Counseling to Empower: A Philosophical Shift in the Way We Serve Our Children and Students

UNCG Author/Contributor (non-UNCG co-authors, if there are any, appear on document)
Tosha Raynor Diggs (Creator)
The University of North Carolina at Greensboro (UNCG )
Web Site:
Glenn Hudak

Abstract: The purpose of this study is to examine the issues surrounding why and how children and students are experiencing levels of disservice through school counseling programs within formal educational settings. The goal of this examination is to transform the school counseling profession to better serve children and students in a socially and educationally responsible manner. This aspect of the educational process is critiqued as having the potential to positively or negatively impact the present and future lives of everyone involved in the education of children and students, hence fostering productive growth or perpetuating oppression and the status quo. An examination of the author's lived experiences and literature pertaining to school counseling, counseling theories, education, race, and empowerment are utilized to illustrate why this issue needs to be addressed, why a philosophical and conceptual approach is needed, and what core factors influence the status of school counseling from historical inception to present-day theory and practice. The result of this examination is a recommendation to shift away from the traditional school counseling paradigm to an empowerment philosophy for both school counselors and their practice. This shift will require critical reflection of self, actions/practice, and world view, including one's life purpose, social responsibility, and concept of others. Everyone involved in the lives of children and students must be invested in this empowerment process. Factors that impact the operational framework of an empowerment school counseling philosophy are also discussed as critical to the overall implementation and perceived effectiveness.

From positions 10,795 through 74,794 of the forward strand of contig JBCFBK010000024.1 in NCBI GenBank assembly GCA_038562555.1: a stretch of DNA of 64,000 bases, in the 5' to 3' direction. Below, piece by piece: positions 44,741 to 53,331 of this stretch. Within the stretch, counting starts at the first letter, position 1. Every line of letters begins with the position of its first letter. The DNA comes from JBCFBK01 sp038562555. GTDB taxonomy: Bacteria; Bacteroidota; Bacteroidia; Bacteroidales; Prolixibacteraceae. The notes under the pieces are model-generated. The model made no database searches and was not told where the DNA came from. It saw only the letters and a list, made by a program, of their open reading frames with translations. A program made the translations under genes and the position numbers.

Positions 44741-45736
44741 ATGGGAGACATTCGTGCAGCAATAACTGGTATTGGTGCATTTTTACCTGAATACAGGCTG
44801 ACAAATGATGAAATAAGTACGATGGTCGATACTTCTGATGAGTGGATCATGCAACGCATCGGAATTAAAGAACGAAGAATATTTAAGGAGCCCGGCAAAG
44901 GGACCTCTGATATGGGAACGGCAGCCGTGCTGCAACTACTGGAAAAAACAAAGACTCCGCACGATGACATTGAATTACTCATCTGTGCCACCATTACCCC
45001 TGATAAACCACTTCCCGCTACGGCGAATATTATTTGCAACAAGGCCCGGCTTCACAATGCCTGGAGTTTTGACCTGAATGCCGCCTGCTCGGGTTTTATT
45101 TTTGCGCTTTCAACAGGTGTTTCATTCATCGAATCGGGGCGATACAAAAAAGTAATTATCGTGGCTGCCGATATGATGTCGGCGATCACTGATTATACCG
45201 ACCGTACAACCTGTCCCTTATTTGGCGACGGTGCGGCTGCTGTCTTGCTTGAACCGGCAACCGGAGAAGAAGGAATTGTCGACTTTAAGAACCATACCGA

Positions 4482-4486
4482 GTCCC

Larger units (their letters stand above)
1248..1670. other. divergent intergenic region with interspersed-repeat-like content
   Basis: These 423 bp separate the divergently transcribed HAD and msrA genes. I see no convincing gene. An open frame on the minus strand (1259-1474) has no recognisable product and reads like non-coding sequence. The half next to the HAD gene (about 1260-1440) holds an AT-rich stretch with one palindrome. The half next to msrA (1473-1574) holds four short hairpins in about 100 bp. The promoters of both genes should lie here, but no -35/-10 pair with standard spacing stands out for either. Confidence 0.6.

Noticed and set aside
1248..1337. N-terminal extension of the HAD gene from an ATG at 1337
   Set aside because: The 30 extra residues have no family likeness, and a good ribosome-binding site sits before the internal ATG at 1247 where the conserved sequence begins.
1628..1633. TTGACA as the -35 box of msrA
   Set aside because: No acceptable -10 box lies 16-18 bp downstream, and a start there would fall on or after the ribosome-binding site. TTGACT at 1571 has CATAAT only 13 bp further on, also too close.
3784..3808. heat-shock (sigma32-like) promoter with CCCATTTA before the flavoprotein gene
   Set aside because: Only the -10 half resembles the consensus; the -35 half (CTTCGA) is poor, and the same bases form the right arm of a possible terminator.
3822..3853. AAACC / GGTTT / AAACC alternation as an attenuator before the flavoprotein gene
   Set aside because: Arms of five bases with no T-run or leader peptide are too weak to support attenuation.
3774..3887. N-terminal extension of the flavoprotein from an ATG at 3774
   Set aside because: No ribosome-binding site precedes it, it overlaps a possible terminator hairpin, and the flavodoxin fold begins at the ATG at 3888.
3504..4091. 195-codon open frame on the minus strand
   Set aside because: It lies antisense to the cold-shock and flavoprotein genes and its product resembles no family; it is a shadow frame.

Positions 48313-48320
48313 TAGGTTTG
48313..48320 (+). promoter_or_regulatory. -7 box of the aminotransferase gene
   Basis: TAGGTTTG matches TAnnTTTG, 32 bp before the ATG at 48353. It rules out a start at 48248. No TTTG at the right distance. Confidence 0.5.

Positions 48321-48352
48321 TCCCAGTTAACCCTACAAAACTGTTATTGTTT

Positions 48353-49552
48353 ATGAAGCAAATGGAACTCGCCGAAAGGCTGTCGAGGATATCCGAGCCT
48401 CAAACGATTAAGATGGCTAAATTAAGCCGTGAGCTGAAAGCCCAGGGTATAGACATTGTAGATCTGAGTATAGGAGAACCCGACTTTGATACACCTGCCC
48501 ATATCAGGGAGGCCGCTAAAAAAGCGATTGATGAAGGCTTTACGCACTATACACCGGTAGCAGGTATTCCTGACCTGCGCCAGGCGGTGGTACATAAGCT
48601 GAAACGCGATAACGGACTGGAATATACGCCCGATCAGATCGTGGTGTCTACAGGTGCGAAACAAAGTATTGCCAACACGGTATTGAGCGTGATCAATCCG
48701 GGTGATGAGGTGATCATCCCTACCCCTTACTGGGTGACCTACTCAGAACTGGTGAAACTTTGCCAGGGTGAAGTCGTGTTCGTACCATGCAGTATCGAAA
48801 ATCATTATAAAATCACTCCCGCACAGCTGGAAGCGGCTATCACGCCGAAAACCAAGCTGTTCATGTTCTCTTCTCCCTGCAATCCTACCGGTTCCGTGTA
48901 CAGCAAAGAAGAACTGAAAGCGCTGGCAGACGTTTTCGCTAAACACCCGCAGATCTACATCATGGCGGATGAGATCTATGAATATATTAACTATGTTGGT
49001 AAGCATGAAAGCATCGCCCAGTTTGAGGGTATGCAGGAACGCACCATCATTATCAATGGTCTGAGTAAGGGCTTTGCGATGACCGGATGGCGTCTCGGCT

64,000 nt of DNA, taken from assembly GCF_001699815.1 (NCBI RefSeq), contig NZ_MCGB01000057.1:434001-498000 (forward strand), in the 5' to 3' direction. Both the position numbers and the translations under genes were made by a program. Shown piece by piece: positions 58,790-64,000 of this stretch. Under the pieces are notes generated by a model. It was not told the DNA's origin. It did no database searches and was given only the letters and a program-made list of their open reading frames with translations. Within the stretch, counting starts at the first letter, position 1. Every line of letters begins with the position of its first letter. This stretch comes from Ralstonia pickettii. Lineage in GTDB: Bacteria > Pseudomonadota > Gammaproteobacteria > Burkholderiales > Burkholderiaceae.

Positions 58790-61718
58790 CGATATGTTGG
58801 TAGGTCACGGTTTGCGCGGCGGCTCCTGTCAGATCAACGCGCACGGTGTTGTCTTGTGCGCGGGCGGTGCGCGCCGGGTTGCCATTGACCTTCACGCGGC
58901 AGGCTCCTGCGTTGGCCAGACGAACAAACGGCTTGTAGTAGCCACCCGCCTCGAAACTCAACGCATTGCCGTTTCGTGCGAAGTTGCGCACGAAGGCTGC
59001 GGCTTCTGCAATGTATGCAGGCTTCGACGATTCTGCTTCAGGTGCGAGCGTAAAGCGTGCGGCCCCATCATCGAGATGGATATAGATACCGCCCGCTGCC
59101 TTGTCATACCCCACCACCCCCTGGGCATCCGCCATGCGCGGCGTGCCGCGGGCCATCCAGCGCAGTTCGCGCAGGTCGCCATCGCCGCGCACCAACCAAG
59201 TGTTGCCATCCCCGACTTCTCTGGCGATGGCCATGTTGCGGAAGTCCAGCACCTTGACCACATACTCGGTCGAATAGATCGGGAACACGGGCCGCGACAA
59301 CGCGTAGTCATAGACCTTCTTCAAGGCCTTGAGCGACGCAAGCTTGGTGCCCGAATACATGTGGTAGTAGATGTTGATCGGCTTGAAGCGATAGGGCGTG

Additional Information

Language: English
Date: 2008
Counseling, empowerment, race, school counseling, educational disservice
Educational counseling.
Counseling of. Children

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